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A Hazard of New Fortunes — Complete by Howells

Dryfoos reddened and looked down


"I

think he would," said March, on whom the scope of Fulkerson's suggestion gradually opened. "He used to have good taste, and he must know the ground. Why, it's a capital idea, Fulkerson! Lindau wrote very fair English, and he could translate, with a little revision."

"And he would probably work cheap. Well, hadn't you better see him about it? I guess it 'll be quite a windfall for him."

"Yes, it will. I'll look him up. Thank you for the suggestion, Fulkerson."

"Oh, don't mention it! I don't mind doing 'Every Other Week' a good turn now and then when it comes in my way." Fulkerson went out again, and this time March was finally left with Mr. Dryfoos.

"Mrs. March was very sorry not to be at home when your sisters called the other day. She wished me to ask if they had any afternoon in particular. There was none on your mother's card."

"No, sir," said the young man, with a flush of embarrassment that seemed habitual with him. "She has no day. She's at home almost every day. She hardly ever goes out."

"Might we come some evening?" March asked. "We should be very glad to do that, if she would excuse the informality. Then I could come with Mrs. March."

"Mother isn't very formal," said the young man. "She would be very glad to see you."

justify;">"Then we'll come some night this week, if you will let us. When do you expect your father back?"

"Not much before Christmas. He's trying to settle up some things at Moffitt."

"And what do you think of our art editor?" asked March, with a smile, for the change of subject.

"Oh, I don't know much about such things," said the young man, with another of his embarrassed flushes. "Mr. Fulkerson seems to feel sure that he is the one for us."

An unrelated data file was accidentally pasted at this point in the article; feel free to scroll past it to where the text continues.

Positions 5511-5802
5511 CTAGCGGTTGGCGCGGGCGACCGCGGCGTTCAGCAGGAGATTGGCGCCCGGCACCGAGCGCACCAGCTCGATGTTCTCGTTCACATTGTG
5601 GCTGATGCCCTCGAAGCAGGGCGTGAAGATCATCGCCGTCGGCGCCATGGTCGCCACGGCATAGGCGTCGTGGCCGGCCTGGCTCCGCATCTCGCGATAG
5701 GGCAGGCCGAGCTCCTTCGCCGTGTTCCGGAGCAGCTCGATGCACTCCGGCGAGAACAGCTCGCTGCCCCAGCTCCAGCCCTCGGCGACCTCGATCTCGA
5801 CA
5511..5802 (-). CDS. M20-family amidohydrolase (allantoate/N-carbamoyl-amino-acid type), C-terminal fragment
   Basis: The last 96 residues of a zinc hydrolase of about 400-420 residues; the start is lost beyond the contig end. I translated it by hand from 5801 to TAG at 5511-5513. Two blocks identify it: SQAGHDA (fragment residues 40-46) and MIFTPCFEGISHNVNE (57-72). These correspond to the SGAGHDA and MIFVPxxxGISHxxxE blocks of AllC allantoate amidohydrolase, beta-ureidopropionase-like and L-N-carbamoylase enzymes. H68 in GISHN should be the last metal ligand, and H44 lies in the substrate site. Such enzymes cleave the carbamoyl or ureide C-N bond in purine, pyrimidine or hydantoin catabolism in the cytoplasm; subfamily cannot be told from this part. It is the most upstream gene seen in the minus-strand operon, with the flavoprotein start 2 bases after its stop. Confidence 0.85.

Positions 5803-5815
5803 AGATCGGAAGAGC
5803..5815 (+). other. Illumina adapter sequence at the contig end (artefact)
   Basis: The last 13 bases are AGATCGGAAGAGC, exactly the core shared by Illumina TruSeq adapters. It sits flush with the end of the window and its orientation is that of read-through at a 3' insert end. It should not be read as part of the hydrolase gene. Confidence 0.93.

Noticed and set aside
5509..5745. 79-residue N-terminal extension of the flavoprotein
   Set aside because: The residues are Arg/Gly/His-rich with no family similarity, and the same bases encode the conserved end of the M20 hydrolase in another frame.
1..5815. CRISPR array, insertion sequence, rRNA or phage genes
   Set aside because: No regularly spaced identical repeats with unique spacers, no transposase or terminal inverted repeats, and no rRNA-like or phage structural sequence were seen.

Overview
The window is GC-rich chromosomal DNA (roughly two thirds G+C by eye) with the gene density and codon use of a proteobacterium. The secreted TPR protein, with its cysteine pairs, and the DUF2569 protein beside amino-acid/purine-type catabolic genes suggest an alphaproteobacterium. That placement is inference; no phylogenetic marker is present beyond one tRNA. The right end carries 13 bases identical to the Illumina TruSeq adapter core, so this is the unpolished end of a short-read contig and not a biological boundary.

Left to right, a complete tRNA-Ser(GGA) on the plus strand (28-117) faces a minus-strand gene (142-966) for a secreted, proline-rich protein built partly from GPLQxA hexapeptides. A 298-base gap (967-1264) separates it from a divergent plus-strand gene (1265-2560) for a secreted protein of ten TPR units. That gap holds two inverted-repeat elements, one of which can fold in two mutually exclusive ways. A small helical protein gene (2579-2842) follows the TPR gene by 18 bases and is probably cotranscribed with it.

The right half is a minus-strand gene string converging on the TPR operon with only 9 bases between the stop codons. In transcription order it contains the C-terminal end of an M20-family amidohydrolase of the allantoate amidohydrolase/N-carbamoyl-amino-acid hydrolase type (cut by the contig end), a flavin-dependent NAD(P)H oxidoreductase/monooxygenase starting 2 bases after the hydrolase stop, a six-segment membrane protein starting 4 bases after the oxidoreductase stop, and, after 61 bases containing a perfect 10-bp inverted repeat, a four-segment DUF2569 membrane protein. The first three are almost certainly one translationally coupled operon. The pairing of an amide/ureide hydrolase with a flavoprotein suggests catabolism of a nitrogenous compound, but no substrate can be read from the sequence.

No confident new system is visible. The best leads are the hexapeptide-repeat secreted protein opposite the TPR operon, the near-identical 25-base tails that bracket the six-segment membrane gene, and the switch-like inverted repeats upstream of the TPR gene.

"Mr. Fulkerson seemed to think that I was the one for you, too," said March; and he laughed. "That's what makes me doubt his infallibility. But he couldn't do worse with Mr. Beaton."

Mr. Dryfoos reddened and looked down, as if unable or unwilling to cope with the difficulty of making a polite protest against March's self-depreciation. He said, after a moment: "It's new business to all of us except Mr. Fulkerson. But I think it will succeed. I think we can do some good in it."

March asked rather absently, "Some good?" Then he added: "Oh yes; I think we can. What do you mean by good? Improve the public taste? Elevate the standard of literature? Give young authors and artists a chance?"

This was the only good that had ever been in March's mind, except the good that was to come in a material way from his success, to himself and to his family.

"I don't know," said the young man; and he looked down in a shamefaced fashion. He lifted his head and looked into March's face. "I suppose I was thinking that some time we might help along. If we were to have those sketches of yours about life in every part of New York--"


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